Home / Tech News / Eden, Offering On-Demand Tech Help, Switches From Contractors To W2 Employees

Eden, Offering On-Demand Tech Help, Switches From Contractors To W2 Employees


Back in May, Eden launched out of the Y Combinator accelerator to provide users with on-demand tech help, whether it’s fixing a cracked iPhone screen, solving WiFi issues, installing a printer or mounting a new TV. The startup has seen steady growth, and since raised $1.3 million in seed funding, but thus far the company has been using 1099 contractors to deliver Eden tech help service.

Today, cofounder Joe du Bey has announced that Eden will be shifting its workforce from 1099 to W2, hiring some contractors as full-time employees and others as part-time employees, with some even getting equity in the company.

The conversation around 1099 vs. W2 has been heating up of late, catalyzed partially by various lawsuits against on-demand companies such as Uber, Homejoy, and Handy.

In short, Eden previously hired tech pros who work at big box retailers (Best Buy) or in small tech shops to pick up work for $30/hour as contractors. However, du Bey says that, since Eden Tech Wizards come into the home and help with sensitive problems, it’s important that they go through some form of customer happiness training.

“At Eden we’ve always prioritized people in the same way: customers, tech wizards, HQ, and everyone else,” said Du Bey. “By switching over to W2 employees, we’re ensuring that the customer gets the best experience possible and that we’re taking good care of our tech wizards.”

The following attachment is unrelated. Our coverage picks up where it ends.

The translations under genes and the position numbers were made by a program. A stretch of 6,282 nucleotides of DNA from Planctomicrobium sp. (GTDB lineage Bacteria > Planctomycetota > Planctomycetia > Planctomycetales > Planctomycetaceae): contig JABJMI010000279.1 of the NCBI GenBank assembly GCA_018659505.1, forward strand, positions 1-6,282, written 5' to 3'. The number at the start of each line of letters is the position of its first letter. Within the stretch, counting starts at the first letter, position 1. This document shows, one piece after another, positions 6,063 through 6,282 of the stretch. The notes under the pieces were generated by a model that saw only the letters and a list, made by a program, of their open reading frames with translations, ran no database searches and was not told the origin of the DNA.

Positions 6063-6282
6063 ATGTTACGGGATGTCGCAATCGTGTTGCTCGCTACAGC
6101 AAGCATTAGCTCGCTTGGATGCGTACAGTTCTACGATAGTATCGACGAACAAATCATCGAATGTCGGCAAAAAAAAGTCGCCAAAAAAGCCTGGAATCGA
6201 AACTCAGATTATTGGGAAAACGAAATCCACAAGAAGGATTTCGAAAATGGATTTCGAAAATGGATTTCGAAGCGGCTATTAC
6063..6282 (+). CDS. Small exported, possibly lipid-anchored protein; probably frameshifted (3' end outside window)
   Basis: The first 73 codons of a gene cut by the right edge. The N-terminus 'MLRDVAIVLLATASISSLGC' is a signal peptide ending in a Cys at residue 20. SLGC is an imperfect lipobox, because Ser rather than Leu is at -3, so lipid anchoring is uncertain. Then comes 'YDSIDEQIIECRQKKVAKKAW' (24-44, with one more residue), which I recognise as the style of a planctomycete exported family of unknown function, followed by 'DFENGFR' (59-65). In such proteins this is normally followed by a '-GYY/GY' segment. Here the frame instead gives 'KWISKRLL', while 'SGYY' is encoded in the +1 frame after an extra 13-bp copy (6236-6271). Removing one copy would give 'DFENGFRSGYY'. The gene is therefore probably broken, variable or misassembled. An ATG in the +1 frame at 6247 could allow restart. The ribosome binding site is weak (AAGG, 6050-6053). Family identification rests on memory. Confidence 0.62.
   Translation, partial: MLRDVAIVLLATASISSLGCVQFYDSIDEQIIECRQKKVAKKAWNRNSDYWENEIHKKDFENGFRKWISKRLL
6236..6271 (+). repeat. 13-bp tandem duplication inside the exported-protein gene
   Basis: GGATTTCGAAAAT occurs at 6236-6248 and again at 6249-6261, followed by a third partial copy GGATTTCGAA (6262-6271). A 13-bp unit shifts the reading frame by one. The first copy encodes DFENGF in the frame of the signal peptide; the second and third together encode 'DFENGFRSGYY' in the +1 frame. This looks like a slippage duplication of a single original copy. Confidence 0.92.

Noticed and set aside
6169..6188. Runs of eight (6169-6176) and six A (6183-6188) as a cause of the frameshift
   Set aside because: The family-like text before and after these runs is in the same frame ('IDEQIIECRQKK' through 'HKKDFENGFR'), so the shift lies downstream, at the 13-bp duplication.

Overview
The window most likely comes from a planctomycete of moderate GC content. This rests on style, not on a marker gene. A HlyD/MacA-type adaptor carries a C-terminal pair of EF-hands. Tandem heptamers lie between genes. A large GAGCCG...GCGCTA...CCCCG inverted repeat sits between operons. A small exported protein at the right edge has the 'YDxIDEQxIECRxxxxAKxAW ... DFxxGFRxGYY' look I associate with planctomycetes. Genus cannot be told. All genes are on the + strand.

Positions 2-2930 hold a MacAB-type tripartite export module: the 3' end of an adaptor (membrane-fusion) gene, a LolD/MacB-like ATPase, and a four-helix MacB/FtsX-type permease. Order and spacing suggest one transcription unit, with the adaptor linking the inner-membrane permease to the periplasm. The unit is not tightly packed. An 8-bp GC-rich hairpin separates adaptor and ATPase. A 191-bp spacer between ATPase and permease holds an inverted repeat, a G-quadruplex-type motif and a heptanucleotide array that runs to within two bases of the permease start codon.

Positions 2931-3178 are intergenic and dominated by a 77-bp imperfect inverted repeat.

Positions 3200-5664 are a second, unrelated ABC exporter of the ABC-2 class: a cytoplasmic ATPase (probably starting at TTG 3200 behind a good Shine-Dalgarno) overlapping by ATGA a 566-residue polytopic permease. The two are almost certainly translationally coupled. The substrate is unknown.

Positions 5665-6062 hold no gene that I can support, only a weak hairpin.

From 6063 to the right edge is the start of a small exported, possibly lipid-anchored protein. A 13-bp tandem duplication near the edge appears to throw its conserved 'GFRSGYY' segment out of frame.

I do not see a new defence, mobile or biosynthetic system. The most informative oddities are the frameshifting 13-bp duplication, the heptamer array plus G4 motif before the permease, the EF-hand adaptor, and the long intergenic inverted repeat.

While 1099 contractors enjoy a level of flexibility in their job, they’re also responsible for themselves in most respects, having to pay their medicare and social security taxes, handling healthcare and insurance, etc. Hiring 1099 contractors also takes a lot of control away from the company, as 1099 classification generally limits the amount of training employees receive, control over dress code, and/or guidelines that can be set over the way they do their job.

Du Bey tells TechCrunch that a good portion of Eden’s business comes from people aged 50 or older, with Eden replacing help usually provided by younger relatives.

“If you ordered an Eden for your parent or grandparent, these are precious people. You’d want to know that someone reliable and helpful and patient was coming into their home and helping your loved one,” said Du Bey. “We put our tech wizards through a lot of training to determine if they can not only be effective but be pleasant to have in the home.”

In general, the switch will cost Eden about 20 percent more to move over contractors to W2, Du Bey says.

Eden costs $69/hour for users and currently serves the Bay Area.

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